The focus of my paper is on the reportedly ''disoriented and fragmented'' Lebanese media system and to what extent this system 'fits', if at all, under any of the three 'ideal types' put forth by Daniel Hallin and Paolo Mancini in their seminal book 'Comparing Media Systems'. This endeavor, based on my ongoing PhD research, will use the Hallin and Mancini models as a scholarly springboard in an effort to take these models beyond the established democracies of Europe and North America. This study responds to a recurring call for comparative work and particularly for the application of the Hallin and Mancini model on other non-Western media models. In trying to apply the model to the Lebanese media system, this paper will therefore also assess the complex dimensions developed by the two scholars, both hailing from established democracies. It must be noted that Hallin and Mancini acknowledge the limitation of this system and explicitly admit that restricting themselves to Western Europe and North America was 'a limitation' and that the models should serve as an 'inspiration' for a process of re-modelling by adapting the models they put forth to a certain context or the total creation of new models. This study proposes to do just that. The paper presented, therefore, shall focus on the need of comparative studies especially in Arab media research, the Lebanese media system and suggested dimensions of a new model adapted to the Lebanese media system and similar nascent democracies in the Middle East region and beyond.

Paper Presenter: Fuat MAN / Cemal Iyem (Research Assistant-Sakarya University) “Invisible Poverty as a Reality: The Case of Turkish Press and the Poverty in Turkey”
In an uncertain age any social scientist has to think twice when he uses the term 'reality'. At first sight, the term seems as from a 'meta narrative' and as if it is not convenient to describe a current situation that generally has been located in a 'post-modern' era. But, what if there are some statistical data that show apparently bad living conditions of some parts of the population? Although statistical data are rarely supply accurate information, they give a hint on the 'reality' of this population. Doubtless there is certain poverty in great number around the world and in all countries. According to data of Turkish Statistical Institute the same assumption is also true for Turkey. Although there is a tendency to down for poverty rate recently, poverty is still a reality for millions of people. Yet, despite the fact that when we look at the agenda of the country by mass media, may be the most powerful tool to shape perception of population, we almost couldn’t see any track of this poverty. The number of report on poverty is in very small size in comparison with the report on political debates. This tendency of the media results in negligence of poverty or make poverty 'invisible', and this result doesn’t push government to taka action urgently. In this paper, we intend to scan several big Turkish daily newspapers in a period and follow the poverty tracks in their reports. Showing the reality of poverty, at first we will outline poverty in Turkey using some statistical data from Turkish Statistical Institute, and then scan the press and show the negligence for poverty.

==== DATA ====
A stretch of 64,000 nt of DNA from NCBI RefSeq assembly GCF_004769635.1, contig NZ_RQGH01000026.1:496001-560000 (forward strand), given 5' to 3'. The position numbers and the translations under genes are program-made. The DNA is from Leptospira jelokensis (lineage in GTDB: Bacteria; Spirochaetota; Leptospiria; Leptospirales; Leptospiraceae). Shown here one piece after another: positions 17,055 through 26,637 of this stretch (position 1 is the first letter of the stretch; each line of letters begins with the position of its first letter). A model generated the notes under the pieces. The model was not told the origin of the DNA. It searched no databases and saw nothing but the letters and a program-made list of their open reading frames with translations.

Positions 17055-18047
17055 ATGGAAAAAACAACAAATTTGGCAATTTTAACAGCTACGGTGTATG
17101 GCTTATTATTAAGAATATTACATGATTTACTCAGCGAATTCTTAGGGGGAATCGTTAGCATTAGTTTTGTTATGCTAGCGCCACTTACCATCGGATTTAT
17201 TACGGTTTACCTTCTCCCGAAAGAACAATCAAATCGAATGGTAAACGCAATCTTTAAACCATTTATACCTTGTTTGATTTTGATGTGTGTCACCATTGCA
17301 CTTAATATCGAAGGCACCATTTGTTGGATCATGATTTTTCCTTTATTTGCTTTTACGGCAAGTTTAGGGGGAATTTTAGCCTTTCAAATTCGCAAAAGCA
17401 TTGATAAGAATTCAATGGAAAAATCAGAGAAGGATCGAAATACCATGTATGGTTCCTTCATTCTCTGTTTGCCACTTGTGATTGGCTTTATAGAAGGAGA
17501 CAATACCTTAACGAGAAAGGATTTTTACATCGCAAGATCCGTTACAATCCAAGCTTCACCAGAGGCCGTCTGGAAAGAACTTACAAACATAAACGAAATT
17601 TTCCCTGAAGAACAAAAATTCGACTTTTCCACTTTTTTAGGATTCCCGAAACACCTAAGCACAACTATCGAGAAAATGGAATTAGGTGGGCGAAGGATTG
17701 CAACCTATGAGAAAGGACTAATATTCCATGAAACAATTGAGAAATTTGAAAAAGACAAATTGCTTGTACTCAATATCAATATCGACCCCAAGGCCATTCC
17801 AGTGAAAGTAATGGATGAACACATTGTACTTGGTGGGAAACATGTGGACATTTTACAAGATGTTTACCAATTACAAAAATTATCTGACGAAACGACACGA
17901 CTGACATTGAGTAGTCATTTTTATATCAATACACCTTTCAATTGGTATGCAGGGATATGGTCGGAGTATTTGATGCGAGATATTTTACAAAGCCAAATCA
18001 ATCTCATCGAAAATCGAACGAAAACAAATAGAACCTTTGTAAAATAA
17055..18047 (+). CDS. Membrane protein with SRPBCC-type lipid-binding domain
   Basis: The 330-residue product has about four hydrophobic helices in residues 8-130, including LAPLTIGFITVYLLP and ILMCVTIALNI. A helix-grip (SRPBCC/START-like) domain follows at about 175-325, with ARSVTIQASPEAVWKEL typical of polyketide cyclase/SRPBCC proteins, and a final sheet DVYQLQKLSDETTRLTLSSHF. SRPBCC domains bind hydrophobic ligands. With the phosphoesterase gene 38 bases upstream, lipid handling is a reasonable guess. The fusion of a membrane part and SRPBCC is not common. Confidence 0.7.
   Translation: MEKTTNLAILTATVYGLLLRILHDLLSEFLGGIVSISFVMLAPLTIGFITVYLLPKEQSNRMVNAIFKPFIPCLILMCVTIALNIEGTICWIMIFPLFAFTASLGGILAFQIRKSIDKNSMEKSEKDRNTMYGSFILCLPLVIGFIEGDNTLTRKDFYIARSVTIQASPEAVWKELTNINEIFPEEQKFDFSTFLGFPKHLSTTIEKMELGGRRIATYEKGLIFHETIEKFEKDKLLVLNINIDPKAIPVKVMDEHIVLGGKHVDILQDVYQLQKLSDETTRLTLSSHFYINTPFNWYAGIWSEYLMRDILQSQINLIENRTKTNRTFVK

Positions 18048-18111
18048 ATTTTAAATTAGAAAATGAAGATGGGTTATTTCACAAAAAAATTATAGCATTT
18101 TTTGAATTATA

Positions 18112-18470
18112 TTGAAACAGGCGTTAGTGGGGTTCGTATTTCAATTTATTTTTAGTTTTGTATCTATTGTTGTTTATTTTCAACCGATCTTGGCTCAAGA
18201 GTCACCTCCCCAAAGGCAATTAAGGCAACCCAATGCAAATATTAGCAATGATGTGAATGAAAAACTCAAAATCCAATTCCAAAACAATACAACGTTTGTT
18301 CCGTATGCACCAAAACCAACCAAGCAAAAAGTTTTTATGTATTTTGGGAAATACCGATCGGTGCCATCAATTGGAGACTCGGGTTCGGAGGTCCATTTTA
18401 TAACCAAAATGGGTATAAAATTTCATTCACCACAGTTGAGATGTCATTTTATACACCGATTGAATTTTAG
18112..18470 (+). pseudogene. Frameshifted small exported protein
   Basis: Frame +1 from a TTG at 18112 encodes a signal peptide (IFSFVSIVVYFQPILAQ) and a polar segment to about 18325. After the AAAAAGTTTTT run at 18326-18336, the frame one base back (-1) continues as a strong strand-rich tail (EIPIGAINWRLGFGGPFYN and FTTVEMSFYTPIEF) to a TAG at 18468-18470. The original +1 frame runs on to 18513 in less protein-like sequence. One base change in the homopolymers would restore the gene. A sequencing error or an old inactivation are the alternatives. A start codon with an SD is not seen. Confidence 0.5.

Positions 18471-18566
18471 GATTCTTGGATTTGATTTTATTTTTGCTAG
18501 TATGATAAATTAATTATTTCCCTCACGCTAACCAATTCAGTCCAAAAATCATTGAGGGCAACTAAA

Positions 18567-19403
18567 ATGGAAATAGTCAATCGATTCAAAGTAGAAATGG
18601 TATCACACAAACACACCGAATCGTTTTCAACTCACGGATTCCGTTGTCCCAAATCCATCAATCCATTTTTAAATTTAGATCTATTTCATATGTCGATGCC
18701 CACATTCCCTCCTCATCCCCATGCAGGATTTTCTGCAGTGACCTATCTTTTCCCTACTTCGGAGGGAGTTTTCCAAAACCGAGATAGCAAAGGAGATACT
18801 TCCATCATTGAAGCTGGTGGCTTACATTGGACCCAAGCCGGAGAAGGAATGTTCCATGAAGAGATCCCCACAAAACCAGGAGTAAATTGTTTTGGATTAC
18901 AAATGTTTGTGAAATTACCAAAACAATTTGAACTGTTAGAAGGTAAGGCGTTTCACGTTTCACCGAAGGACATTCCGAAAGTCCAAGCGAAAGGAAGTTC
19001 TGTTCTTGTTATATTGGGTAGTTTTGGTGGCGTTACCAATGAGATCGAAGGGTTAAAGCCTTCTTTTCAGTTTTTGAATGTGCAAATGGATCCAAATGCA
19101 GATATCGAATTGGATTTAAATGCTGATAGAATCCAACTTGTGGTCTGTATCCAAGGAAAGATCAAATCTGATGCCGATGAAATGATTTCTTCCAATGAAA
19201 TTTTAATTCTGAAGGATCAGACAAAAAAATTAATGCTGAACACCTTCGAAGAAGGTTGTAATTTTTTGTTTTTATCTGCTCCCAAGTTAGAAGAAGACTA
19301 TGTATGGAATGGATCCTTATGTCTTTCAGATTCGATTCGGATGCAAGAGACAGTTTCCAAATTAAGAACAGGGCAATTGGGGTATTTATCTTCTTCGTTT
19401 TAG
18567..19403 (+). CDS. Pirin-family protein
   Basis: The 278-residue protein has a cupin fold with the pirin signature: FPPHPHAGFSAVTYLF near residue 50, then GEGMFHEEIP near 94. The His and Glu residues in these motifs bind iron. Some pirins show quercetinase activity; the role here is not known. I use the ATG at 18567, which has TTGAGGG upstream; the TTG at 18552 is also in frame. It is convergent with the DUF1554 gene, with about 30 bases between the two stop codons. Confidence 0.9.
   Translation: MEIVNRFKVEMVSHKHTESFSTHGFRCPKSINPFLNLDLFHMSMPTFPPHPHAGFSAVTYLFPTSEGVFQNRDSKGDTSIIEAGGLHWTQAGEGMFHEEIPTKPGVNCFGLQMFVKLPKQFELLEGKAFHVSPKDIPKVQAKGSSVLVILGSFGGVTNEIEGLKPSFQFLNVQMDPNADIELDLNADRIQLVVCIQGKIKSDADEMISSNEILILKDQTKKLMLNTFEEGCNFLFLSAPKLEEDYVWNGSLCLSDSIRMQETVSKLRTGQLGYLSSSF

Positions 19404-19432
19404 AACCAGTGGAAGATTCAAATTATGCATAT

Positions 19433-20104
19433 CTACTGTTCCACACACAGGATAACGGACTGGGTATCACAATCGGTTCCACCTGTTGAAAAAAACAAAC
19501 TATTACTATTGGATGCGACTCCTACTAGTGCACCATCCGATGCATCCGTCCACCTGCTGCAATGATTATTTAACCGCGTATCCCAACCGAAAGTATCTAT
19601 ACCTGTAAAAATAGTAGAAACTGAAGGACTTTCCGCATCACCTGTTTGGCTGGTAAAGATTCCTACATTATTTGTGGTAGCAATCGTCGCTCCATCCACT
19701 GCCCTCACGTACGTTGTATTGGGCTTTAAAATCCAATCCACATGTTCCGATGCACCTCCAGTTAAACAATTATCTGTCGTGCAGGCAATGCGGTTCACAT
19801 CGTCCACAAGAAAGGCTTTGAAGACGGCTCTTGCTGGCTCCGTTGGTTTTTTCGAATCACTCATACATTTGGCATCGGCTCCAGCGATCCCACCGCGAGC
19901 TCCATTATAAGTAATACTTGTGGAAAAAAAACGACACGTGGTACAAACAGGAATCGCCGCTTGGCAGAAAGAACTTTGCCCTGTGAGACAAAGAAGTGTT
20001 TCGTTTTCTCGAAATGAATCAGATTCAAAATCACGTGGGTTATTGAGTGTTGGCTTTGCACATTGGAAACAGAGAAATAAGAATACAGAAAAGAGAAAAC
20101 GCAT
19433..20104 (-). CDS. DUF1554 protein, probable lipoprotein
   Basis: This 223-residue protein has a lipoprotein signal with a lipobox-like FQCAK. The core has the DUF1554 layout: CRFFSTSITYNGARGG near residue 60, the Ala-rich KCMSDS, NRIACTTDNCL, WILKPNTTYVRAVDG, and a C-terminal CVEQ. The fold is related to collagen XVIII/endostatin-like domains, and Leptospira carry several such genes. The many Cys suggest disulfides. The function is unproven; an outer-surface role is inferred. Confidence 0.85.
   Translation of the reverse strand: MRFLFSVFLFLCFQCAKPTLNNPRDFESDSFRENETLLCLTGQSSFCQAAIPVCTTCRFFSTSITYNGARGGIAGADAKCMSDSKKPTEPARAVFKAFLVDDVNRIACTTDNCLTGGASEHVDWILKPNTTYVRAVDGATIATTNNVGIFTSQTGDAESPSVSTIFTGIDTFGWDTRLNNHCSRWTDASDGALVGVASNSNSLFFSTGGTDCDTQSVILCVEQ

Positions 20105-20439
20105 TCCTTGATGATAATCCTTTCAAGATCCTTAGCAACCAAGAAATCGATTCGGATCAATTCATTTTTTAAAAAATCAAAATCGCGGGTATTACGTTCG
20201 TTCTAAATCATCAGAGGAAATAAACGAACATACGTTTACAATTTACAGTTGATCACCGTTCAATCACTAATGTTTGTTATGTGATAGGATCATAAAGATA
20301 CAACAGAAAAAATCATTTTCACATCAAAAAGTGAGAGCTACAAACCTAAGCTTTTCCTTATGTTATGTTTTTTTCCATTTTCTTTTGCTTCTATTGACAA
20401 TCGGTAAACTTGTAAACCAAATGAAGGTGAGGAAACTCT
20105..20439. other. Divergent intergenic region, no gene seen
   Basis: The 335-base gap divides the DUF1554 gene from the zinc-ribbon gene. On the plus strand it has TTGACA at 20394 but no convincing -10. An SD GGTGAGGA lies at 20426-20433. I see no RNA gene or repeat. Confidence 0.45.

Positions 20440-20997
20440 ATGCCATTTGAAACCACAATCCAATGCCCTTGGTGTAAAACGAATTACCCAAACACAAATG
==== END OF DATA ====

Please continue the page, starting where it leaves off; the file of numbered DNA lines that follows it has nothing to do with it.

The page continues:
Paper Presenter: Dr. Fahrettin Altun (Assistant Professor, Istanbul Sehir University) “Intellectual Roots of Left-Kemalism in Turkey: the Yön Journal (1961-1967)”
This paper seeks to examine the intellectual roots of left-Kemalist ideology, one of the main political readings of Turkish official ideology, through sociological analysis of Yön journal in the 1960s. In the current political realm of Turkey, Kemalism is very much alive ideological discourse with which different political actors try to justify their political programs and actions. However, only the leftist reading of Kemalism can create its own “discursive continuum” in the history of contemporary Turkish politics. This paper deals with this “discursive continuum”, main tenets of left-Kemalism and its major communication strategies in Yön journal which was the first attempt to formulate a nationalist leftist ideology by means of an authentic interpretation of Kemalism. As a politically Kemalist and ideologically socialist Yön has very much shaped the political culture in Turkey from that period up to the present. Yön has been a political and intellectual platform on which some essential concepts for Turkish politics such as Kemalism, socialism, etatism, populism, nationalism, development and democracy has been reformulated in line with its founding fathers: Jacobean understandings of politics and society. This paper mainly seeks to examine the journal’s founding fathers, raison d’être, main concerns and political purposes in association with the important socio-political developments of the time and sociologically resolve its construction of the language of communication and disclose the “political conservatism” in this language. Hereby, it looks into Yön, implicitly or explicitly referred to as “progressive” in the history of Turkish political thought, excluding the “progressiveness-reaction” dichotomy and takes it up from a different perspective. Accordingly, its ideas regarding democracy, nationalism, socialism, statism, Kemalism and contemporary forces will be set forth, its proposed ideology of modernization will be explicated and its contribution to the interpretation and popularization of Kemalism will be analyzed. This paper is grounded on the data acquired by critical analysis of all of the issues of the journal published between 1961 and 1967 except for a fourteen months stoppage.